My guess is the useful exploit would be to post a boobytrapped video file that contained the special blocks, presumably porn if the targets are presumed male. The video plays in Firefox via gstreamer-ffmpeg, hence reaching the target library by ffmpeg. The attacker would now require a privlige escalation attack to get a remote connection and a root shell. There's just one problem:

    http://fastcompression.blogspot.de/2...-bug-myth.html

    Implies that this attack would be nearly impossible, and states that on any 64 bit operating system(like most of mine) the vulnerability does not exist at all. It roughly boils down to this:

    It would require the targetted program to feed at least 16MB blocks to LZO or LZ4, but most programs using these cut off at 8MB and error out on oversized blocks. In essence a form of external bounds checking is being used. OK, now the attack requires socially engineering someone into opening some kind of self-extracting tarball using custom code that calls LZ0 directly and does not error out on the oversized blocks. Possibly the files would claim to contain a directory full of celebrity nudes?

    The article states that the main reason to fix this vulnerablity is exactly that: the possibliity that custom code in the future might not limit block sizes and would transform this from a theoretical to a real vulnerability. Example: we don't know what kind of video codecs might be written in the future, possibly for 4K video, possibly as a result trying larger block sizes.

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    Quote Originally Posted by Karl Napf View Post
    Oh, of course. But this is not a heartbleed kind of bug,
    Sure, it would not be as harmful as that. And if we're about heartbleed, it have to be expected and likely there're some other "funny" bugs. SSL and TLS are horribly overengineered, trying to solve all kinds of humankind problems at once. It makes it hard to implement them without bugs. To make things worse, they also come with ton of legacy/compatibility stuff, which allows to try all sorts of nasty tricks. And then, OpenSSL is written by people who are not security experts at all. This leads to some silly shortcomings (in terms of crypto usage). So it haves weird api, questionable defaults and dangerous shortcomings. What do you expect? To be secure? LOL! You can only use TLS or SSL in secure way if you're cryptography guru. Especially if you're about to use OpenSSL, which makes it really easy to shoot own legs. Obviously, authors of most apps are not crypto gurus. So you can expect even more "funny" things to happen here and there.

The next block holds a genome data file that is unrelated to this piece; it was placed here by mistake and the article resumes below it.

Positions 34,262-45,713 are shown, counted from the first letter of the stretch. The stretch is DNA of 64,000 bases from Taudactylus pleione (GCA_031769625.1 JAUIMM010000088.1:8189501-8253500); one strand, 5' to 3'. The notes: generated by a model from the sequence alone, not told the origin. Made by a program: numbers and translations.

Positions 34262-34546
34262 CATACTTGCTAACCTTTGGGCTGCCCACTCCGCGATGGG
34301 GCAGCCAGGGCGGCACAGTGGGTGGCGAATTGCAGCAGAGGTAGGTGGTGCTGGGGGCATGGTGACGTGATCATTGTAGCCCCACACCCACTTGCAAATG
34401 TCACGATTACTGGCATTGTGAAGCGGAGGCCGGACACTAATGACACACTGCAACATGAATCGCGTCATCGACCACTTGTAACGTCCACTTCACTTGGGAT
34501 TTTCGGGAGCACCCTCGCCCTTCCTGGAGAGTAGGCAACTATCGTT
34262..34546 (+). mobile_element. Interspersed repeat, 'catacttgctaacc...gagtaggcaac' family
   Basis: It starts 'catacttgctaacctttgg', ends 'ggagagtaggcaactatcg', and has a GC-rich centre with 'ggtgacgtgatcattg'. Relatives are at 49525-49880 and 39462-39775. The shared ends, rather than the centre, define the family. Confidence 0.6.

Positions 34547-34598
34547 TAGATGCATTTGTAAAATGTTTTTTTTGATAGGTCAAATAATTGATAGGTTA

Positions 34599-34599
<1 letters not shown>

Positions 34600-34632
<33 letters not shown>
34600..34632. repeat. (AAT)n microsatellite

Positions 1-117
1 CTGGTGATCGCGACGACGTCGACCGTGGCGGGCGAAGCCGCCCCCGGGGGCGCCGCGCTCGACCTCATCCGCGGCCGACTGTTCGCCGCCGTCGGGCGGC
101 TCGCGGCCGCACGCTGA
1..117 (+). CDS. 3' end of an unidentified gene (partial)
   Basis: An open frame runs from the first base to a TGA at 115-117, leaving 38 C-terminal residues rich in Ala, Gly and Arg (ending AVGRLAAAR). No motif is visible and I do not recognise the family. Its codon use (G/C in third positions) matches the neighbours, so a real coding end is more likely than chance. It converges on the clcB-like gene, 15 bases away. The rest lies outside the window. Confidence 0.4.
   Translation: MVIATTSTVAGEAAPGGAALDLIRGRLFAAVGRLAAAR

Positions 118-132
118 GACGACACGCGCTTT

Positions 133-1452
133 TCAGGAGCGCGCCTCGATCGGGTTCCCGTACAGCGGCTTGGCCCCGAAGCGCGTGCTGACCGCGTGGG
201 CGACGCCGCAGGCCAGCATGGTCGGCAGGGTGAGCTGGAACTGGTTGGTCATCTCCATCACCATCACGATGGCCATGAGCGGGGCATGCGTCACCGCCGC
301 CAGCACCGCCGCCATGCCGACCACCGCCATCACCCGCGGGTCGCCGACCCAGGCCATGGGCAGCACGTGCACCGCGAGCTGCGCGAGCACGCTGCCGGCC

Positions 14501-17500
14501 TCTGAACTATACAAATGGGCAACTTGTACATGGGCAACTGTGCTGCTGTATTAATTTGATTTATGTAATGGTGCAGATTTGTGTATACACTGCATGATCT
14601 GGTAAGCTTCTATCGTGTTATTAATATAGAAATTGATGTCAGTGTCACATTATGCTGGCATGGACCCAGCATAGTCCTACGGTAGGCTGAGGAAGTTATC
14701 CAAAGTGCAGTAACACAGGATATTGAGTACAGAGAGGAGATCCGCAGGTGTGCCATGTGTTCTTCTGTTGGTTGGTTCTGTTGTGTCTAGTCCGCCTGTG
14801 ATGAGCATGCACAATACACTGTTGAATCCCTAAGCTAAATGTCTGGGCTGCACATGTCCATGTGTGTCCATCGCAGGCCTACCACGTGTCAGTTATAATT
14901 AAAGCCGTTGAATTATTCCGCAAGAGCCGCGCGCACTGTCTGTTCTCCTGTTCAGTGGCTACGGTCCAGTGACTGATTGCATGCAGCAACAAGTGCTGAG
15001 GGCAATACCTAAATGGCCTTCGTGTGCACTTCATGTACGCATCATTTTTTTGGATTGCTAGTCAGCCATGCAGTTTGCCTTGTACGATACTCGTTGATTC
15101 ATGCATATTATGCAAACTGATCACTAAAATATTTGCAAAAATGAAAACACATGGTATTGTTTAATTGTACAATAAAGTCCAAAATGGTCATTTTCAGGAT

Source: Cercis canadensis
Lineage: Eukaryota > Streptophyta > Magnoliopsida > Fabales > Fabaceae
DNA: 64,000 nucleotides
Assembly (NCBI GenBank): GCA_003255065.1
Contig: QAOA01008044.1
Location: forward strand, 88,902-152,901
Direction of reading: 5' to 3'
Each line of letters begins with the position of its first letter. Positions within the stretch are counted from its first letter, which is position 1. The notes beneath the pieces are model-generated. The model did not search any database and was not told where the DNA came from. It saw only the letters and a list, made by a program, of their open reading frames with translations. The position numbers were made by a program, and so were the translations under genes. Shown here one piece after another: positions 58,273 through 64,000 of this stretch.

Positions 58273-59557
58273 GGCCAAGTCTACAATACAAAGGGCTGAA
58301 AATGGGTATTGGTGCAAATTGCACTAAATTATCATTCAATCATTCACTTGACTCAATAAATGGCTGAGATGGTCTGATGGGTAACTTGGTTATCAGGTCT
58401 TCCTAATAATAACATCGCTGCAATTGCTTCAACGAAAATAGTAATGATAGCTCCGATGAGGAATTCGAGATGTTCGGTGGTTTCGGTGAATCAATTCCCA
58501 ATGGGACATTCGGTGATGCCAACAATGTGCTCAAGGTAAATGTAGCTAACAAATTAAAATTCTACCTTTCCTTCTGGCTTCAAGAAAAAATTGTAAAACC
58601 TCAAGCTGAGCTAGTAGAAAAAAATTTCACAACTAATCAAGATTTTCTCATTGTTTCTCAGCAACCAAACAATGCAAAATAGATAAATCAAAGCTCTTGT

Fortunately, LZ-based algos are different. They are simple. That's what makes its really uncommon and noteworthy to encounter bugs in LZ stream parsing. Even more unusual if they're lurking around for 20 years.

    Of course ingenious people might find ways to turn that mischief into a real exploit, but I actually doubt that.
    There were examples of "indirect" attacks, where attacker can mount proper playground in indirect ways with limited tools by tricking legitimate code to do something that helps attacker's plan. So I would consider such bugs unsafe.

    away from "safe as much RAM as possible" to "as secure as possible".
    Interestingly, it haves nothing to do with RAM usage. Bug mostly comes to insufficient input data validation. Fix wouldn't increase RAM usage. Btw, LZO (and IIRC "usual" LZ4) can be decompressed "without memory" at all. In sense it only takes input data and place to store output. But no other memory required (except maybe few bytes to keep some variables if they do not fit CPU registers). Also LZO and LZ4 compressors have compression levels with modest memory requirements (several kilobytes). So these algos are used even in small embedded systems with tight memory requirements, especially decompressors.

    The problem is different. Earlier, many computers were not directly connected to nets or had limited connectivity. Data sets they were processing were mostly fixed and came from (more or less) trusted sources. So devs can "just write code". Code had to implement desired logic. Without bothering self about corner cases and strange input. Now everything is networked, humans exchange huge amounts of data. And there is trouble on the way: these data can't be trusted anymore...